Bush piloted one of four Grumman TBM Avenger aircraft from VT-51 that attacked the Japanese installations on Chichijima.[6] His crew for the mission, which occurred on September 2, 1944, included Radioman Second Class John Delaney and Lieutenant Junior Grade William White.[1] During their attack, the Avengers encountered intense anti-aircraft fire; Bush’s aircraft was hit by flak[7] and his engine caught on fire.[1] Despite his plane being on fire, Bush completed his attack and released bombs over his target, scoring several damaging hits.[1] With his engine afire, Bush flew several miles from the island, where he and one other crew member on the TBM Avenger bailed out of the aircraft;[7] the other man’s parachute did not open.[1] It has not been determined which man bailed out with Bush[1] as both Delaney and White were killed as a result of the battle.[7] Bush waited for four hours in an inflated raft, while several fighters circled protectively overhead until he was rescued by the lifeguard submarine USSĀ Finback.[1]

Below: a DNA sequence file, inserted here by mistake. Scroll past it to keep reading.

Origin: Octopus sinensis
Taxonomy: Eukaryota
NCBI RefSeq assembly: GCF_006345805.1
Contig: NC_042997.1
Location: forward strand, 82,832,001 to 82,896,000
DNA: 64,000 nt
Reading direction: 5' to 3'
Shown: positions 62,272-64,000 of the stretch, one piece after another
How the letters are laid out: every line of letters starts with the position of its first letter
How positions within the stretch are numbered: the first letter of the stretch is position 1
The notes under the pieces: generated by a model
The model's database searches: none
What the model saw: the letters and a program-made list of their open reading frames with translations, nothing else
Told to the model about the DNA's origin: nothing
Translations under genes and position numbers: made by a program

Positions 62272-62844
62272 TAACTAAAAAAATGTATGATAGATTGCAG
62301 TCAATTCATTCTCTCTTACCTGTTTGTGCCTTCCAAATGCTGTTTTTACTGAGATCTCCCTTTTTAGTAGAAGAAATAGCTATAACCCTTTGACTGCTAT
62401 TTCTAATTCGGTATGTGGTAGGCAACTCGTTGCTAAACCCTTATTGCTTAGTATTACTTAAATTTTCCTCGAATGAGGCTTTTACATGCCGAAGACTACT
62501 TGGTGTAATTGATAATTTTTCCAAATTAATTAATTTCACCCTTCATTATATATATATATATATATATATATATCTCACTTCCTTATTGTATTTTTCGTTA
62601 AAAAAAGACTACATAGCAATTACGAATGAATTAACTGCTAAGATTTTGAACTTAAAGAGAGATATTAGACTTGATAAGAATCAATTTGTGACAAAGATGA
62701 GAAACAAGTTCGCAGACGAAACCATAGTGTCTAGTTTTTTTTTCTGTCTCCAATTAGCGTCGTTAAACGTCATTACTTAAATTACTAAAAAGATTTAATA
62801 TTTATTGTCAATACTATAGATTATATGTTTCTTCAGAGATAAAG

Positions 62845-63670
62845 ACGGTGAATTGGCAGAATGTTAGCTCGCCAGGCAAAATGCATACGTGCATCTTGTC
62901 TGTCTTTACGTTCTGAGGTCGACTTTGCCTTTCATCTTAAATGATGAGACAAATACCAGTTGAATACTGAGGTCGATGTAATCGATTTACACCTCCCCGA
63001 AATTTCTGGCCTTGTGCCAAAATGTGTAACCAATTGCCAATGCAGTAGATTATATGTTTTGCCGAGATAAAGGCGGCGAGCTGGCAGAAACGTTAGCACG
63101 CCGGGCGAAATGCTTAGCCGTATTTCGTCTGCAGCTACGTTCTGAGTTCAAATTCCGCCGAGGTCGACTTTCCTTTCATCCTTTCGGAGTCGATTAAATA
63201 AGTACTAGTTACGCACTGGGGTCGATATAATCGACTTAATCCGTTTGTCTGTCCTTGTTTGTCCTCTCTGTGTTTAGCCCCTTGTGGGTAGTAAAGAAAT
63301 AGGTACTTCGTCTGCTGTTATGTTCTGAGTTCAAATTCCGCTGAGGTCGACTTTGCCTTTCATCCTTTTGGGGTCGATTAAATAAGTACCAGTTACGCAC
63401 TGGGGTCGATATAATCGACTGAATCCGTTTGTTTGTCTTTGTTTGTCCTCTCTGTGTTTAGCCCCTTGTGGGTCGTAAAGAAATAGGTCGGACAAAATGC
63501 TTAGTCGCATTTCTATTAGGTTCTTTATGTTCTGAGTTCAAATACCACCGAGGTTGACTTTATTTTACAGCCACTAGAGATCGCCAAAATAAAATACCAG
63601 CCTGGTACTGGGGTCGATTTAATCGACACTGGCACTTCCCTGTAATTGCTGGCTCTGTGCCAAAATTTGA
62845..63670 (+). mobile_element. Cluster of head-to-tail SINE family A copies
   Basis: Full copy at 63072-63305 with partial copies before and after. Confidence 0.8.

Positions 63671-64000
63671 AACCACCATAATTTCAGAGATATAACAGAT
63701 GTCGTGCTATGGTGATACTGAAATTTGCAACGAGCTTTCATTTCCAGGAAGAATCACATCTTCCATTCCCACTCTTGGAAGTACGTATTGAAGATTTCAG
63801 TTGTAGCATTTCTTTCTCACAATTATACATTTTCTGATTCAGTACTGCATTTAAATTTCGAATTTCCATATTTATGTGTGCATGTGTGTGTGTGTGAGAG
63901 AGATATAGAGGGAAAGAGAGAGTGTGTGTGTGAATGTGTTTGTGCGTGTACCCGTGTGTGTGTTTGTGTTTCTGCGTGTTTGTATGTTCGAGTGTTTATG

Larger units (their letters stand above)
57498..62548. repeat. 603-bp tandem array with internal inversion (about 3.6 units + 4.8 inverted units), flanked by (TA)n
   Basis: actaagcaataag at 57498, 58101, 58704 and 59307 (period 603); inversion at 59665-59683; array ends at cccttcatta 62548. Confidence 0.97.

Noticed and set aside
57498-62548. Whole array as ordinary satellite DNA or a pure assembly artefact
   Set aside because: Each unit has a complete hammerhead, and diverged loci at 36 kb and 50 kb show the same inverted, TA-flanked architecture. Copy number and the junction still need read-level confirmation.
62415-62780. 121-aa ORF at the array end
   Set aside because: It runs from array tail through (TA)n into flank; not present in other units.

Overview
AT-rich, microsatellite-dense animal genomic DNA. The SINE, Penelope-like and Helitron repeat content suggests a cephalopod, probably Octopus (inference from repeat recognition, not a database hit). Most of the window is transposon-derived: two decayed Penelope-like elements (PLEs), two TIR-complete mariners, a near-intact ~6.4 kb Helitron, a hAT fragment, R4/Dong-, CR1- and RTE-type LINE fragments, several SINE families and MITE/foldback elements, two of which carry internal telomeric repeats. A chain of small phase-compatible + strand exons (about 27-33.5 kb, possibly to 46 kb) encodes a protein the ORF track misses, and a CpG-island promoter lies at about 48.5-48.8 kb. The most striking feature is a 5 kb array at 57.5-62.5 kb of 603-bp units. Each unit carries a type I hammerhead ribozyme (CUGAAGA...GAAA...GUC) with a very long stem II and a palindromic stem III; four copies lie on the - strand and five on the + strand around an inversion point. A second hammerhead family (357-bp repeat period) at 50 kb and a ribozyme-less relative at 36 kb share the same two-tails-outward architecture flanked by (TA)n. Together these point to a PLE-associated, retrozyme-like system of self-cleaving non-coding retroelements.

Future President Bush (41) flew 58 combat missions and received the Distinguished Flying Cross, three Air Medals, and a Presidential Unit Citation (U.S.S. San Jacinto). While you may not have agreed with his politics, you have to give the man credit for his remarkable bravery and dedication to duty. President Bush’s adventures were only a small part of this interesting book, yet an impressive part.

The rest of the book tells the stories of the ordeals of other young flyboys who weren’t as fortunate as Lt. (jg) Bush. They were captured, systematically tortured, eventually executed, then suffered the ultimate indignity… they were butchered and eaten by a handful of sick, misguided Japanese officers.

If you get the chance, read this sometimes horrifying account of what these young flyboys went through and didn’t survive. This book is a keeper. It’s a great read for anyone interested, as I am, in WWII history.

Until next time, folks…